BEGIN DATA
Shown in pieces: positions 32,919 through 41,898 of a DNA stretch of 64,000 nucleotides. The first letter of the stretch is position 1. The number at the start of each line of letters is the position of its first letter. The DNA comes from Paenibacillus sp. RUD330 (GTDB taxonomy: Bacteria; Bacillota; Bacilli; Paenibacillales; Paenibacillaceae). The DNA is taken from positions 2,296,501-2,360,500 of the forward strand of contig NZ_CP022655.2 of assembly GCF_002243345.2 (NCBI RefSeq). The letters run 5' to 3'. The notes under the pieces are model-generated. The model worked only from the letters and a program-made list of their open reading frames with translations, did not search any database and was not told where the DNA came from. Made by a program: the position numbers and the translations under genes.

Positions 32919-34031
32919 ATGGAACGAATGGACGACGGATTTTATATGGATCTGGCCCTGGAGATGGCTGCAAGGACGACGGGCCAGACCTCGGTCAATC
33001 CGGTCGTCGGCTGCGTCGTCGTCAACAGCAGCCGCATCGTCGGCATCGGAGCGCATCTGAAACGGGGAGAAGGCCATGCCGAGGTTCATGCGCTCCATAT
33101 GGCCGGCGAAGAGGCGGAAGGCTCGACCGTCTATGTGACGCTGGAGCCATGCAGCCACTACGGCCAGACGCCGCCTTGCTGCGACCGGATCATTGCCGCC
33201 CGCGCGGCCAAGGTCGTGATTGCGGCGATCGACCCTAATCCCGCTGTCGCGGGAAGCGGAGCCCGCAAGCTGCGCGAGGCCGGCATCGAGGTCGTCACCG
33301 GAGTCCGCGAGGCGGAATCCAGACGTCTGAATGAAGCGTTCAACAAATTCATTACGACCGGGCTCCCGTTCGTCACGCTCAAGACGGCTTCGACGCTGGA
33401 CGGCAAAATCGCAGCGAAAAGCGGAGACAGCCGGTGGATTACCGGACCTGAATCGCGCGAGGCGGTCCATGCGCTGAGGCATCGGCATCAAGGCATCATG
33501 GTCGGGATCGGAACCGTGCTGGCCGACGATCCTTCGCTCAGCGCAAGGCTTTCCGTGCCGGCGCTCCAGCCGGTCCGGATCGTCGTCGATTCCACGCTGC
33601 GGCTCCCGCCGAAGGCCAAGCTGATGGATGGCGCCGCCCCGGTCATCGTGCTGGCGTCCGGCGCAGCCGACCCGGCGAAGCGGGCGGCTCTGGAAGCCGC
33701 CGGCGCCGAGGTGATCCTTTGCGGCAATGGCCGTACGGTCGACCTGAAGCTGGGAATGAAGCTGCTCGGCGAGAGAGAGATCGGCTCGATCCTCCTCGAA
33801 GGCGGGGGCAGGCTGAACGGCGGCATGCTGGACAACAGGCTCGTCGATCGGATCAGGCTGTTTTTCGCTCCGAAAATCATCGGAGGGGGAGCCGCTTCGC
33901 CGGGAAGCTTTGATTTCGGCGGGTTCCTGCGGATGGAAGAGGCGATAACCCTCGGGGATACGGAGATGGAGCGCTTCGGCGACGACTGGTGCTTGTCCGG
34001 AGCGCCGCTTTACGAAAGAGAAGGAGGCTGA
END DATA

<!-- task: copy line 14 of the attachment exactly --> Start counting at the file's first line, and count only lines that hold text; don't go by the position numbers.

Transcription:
34001 AGCGCCGCTTTACGAAAGAGAAGGAGGCTGA